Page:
Elizabeth Marton

From even her first sighting of him, Elizabeth strongly despises Fitzwilliam Emmerson, the silent, surly friend of Edmund Fitzwield, owner of a nearby estate. However when things take a funny turn and something more than what Miss Marton could ever have anticipated is revealed, she begins to realize
exactly how wrongly judgemental she has been, particularly concerning Mr. Emmerson's father...

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The news that the drunk vicar from town had actually proposed engagement to Elizabeth Marton of Roland house seemed to greatly interest a large number of people. For some, the news was taken - as Miss Lucinda Fitzwield took it - as some great joke, but for others, namely Elizabeth's family and friends, the affair was a subject of concern. Either way, the gossip traveled like wildfire. Mr. Emmerson, was also a source of many a gossip, for it was said that, after Elizabeth had been taken home, he had suddenly developed the most terrible headache, right out of the blue. Mr. Fitzwield, it was noticed, however, seemed to be the main encourager of the stories, chiefly the ones involving Elizabeth and heartbreak.

However, many of the rumors where driven right out of people's minds when, some time in November, it was announced that Mr. Emmerson's mother and two younger sisters would be coming to visit them all shortly.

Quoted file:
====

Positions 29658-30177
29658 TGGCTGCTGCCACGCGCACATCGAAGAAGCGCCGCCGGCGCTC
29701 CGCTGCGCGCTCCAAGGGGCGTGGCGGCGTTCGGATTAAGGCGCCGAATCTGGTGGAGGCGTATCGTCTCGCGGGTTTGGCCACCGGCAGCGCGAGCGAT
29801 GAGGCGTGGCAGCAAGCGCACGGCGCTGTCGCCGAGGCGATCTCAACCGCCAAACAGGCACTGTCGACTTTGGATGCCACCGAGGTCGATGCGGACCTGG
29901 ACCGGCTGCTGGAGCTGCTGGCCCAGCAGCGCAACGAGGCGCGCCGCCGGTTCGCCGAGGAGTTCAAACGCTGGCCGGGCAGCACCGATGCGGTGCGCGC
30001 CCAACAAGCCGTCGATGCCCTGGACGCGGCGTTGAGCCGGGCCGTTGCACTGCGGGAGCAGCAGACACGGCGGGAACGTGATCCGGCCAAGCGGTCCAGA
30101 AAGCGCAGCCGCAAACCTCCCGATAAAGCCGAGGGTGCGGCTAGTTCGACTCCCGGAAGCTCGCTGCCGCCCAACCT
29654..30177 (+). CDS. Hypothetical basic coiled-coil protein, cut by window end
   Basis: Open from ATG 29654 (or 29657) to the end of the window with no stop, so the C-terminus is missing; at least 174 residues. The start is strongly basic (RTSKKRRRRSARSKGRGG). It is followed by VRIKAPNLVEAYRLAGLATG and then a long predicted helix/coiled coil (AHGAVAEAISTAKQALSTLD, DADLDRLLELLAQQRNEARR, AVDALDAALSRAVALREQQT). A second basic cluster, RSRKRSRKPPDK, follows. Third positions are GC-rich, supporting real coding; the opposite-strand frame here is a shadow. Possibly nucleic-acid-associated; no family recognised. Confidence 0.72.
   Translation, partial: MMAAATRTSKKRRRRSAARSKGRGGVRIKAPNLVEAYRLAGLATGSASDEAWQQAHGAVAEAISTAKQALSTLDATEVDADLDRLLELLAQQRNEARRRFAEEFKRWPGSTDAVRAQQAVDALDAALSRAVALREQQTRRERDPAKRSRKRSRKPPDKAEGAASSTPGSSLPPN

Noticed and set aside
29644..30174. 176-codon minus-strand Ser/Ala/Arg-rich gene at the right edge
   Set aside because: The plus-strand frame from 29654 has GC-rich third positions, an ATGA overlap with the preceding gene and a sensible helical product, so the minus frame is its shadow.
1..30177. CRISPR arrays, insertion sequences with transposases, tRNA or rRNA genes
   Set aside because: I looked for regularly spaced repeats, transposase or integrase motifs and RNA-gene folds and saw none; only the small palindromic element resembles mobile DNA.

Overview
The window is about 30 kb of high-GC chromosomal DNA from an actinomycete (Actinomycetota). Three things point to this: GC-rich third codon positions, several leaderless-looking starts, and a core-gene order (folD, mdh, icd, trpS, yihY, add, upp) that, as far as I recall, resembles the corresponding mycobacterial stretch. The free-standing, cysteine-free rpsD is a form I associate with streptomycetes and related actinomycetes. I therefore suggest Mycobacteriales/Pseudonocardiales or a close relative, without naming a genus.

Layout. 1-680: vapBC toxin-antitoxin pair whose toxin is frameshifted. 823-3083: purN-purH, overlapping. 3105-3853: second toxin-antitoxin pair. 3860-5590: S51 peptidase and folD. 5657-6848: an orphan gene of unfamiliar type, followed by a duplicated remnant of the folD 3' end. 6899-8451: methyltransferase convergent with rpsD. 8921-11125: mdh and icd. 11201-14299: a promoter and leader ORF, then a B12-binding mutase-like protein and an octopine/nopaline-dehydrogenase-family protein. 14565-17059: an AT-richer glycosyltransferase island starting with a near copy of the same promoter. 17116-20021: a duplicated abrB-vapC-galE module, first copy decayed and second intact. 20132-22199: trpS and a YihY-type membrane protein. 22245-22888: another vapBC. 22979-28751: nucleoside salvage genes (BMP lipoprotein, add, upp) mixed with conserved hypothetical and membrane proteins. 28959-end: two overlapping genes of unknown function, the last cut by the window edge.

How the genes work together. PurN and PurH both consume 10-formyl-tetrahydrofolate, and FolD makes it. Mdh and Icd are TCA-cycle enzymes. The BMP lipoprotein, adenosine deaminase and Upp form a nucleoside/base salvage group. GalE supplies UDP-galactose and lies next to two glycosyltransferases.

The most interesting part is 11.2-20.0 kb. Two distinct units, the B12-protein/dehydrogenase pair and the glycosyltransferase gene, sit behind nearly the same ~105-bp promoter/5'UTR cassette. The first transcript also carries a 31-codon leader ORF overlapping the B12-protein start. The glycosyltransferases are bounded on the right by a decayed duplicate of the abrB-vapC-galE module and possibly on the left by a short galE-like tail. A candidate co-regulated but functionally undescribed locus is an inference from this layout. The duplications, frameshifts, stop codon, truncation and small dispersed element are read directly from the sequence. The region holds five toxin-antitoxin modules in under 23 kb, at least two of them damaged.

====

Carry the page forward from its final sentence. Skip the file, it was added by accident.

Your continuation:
"Good heavens!" exclaimed Anne Marton upon the time of their arrival - during which the Martons were at Inklefields - jumping up from the window seat in the library. "Mr. Emmerson, you had better come and look! Is that not your family crest on that carriage?"

At once, everyone crowded around Anne as a black carriage drew up outside the front door and out stepped the guests.

There came a tall, dark-haired, elegant-looking woman of about Mrs Marton's age first. She was very graceful and rather proud-looking, but not so much that she seemed haughty. She had high, prominent cheekbones and was succeeded by the elder one of Mr. Emmerson's sisters, Ophelia, whom, too, had the dark hair of the rest of the family, but whom had less prominent cheekbones than her mother and whom, in terms of build and shape, looked funnily like Lucinda Fitzwield, whom she seemed to be friends with; as Ophelia stepped out of the carriage, Miss Fitzwield said loudly "Ah! My most intimate friend!"

"And most intimate partner in destruction." muttered Mr. Emmerson darkly, putting about that he thought rather ill of Ophelia Emmerson but, thankfully, Lucinda Fitzwield did not hear him.

Last of all, walked the youngest of the Emmerson family, Georgia, and she was the loveliest of them all. Although, unlike her brother, her hair was chestnut and she was of the opposite sex, it was obvious that, even from a distance, how alike they were in looks. Georgia Emmerson, like Mr. Emmerson, had the same handsome face and grey eyes, and she was - there was no other word for it - lovely. She walked with good posture, although it was not in an extraordinarily proud way, and she seemed to be permanently smiling. She was more pretty, even, than Janet and, according to Mr. Emmerson's delighted change of expression, she was his personal favorite. Elizabeth, slightly awe-struck, could see why, for, if indeed she was as pleasant in nature as she was in looks, then Georgia Emmerson must be the loveliest person to walk the soils of the earth. 

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